First, the US should reduce its rhetoric about stopping Iran's enrichment program and support the aspirations of the Iranian people. The US should stress the failures of the regime to achieve economic prosperity and human rights. The regime has failed the people of Iran, not only the present generation but also future generations to come. That is why the young educated class is leaving in droves. Iran's economic failures are self-inflicted and are a result of mismanagement and corruption. Iran has fallen behind its neighbors and other countries around the world. There is no glimmer of hope as long as this regime stays in power. This should be the drumbeat of the US.

Second, the US should stress that in the past errors were made in relations with Iran, in the overthrow of Mohammad Mossadeq and in supporting Saddam during a senseless war that should have been ended immediately by the UN. Today is a new day. The US pledges that such errors will not be repeated. At the same time, the regime in Tehran has not served Iran well. Iranians should determine their own future. But the US will not collaborate and reconcile with a regime that does not honor basic human rights, defies the will of its people and threatens its neighbors.

Third, in the quest to enable Iranians to choose their own leaders, the US will do what it can to force the regime to honor the will of its people, to allow free and open elections. Surely this quest was at the foundation of the Iranian Revolution but has been buried by the current regime in Tehran.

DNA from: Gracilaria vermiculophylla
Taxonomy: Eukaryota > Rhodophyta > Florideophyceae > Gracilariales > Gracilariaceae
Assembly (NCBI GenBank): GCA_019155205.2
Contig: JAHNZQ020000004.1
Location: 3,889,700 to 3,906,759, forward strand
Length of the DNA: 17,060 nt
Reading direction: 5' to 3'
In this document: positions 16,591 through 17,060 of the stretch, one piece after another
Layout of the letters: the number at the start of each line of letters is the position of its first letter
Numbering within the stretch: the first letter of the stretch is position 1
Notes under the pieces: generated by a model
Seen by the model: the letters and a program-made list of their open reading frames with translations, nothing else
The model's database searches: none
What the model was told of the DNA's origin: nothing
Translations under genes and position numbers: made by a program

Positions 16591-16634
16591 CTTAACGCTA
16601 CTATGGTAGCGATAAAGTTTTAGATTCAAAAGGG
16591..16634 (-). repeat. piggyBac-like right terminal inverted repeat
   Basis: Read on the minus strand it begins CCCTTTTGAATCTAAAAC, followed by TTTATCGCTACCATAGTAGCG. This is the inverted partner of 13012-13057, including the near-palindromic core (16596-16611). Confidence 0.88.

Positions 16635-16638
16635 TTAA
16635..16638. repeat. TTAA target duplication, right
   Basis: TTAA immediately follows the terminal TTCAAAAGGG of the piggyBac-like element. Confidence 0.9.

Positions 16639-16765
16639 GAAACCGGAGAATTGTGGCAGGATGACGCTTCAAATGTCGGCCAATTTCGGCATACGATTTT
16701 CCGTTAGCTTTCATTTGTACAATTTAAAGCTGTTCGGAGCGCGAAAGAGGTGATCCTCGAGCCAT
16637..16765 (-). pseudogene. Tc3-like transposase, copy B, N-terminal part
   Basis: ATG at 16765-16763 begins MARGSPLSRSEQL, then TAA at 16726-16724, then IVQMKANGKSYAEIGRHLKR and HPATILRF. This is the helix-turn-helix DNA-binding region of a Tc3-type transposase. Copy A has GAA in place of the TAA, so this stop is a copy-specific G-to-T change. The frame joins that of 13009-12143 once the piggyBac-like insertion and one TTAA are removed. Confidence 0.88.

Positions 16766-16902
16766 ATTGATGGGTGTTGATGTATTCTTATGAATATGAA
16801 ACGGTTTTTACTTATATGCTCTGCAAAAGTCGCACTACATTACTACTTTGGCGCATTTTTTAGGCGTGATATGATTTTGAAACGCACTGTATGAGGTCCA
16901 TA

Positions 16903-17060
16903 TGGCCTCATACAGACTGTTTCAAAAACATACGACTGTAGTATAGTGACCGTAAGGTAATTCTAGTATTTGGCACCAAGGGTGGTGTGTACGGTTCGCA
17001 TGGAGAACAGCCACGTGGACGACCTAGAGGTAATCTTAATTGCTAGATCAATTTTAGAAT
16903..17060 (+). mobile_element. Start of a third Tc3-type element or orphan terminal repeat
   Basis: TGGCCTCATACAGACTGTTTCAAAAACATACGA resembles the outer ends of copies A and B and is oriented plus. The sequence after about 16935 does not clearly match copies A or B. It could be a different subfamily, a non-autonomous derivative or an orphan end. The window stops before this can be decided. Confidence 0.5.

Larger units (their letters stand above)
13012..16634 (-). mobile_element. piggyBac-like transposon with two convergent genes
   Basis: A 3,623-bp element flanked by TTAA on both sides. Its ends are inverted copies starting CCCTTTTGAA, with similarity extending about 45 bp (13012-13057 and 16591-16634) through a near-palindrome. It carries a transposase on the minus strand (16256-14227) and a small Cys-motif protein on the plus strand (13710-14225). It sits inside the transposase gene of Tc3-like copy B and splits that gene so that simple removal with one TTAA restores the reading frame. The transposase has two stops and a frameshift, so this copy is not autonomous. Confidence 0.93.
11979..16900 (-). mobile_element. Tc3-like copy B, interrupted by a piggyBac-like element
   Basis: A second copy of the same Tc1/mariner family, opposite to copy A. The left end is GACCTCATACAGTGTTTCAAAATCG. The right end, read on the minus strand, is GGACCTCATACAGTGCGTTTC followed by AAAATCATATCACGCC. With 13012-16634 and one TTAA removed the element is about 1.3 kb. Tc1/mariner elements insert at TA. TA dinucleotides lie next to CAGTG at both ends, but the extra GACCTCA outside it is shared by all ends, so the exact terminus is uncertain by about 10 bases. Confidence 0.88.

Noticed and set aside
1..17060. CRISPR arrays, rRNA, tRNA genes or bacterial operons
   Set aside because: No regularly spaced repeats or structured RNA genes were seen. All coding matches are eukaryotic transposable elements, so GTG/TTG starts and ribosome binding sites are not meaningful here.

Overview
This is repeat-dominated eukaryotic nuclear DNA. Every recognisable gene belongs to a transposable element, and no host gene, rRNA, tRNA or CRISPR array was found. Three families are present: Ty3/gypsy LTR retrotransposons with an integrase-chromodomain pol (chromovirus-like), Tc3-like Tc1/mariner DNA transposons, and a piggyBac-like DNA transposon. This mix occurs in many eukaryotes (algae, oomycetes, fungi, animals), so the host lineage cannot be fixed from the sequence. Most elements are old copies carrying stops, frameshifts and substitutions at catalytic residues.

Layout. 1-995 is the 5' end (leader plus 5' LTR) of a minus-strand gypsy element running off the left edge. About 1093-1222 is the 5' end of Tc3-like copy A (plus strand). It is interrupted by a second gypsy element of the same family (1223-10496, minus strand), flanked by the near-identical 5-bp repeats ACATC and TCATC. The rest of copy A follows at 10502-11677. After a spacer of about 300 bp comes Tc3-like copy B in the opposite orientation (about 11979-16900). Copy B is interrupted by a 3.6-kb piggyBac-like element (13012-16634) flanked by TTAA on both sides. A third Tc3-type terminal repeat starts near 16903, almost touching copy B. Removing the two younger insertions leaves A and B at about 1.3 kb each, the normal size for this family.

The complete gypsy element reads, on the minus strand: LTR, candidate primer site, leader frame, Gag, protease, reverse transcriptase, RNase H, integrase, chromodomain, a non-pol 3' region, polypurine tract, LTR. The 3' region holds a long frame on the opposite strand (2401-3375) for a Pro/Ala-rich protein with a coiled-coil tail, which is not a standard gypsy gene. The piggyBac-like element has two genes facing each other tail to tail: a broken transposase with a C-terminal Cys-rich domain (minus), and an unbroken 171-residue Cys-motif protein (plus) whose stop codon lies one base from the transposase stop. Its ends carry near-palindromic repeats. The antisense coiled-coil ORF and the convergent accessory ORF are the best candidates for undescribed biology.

To these ends, the US should adopt a comprehensive set of measures to force the regime in Tehran to honor the will of its people. These measures would be calibrated to achieve a certain threshold of pressure on the regime:
  • The US should freeze all foreign bank accounts with a balance of over $1 million that are owned by residents of Iran; Iranians, not only those belonging to key regime figures, but also those belonging to rich merchant class. This would threaten the financial interests of all who benefit from the regime, not those of average Iranians. Targeting a few bank accounts does nothing because most of the individuals targeted by the US have accounts under false names or in their partners' names.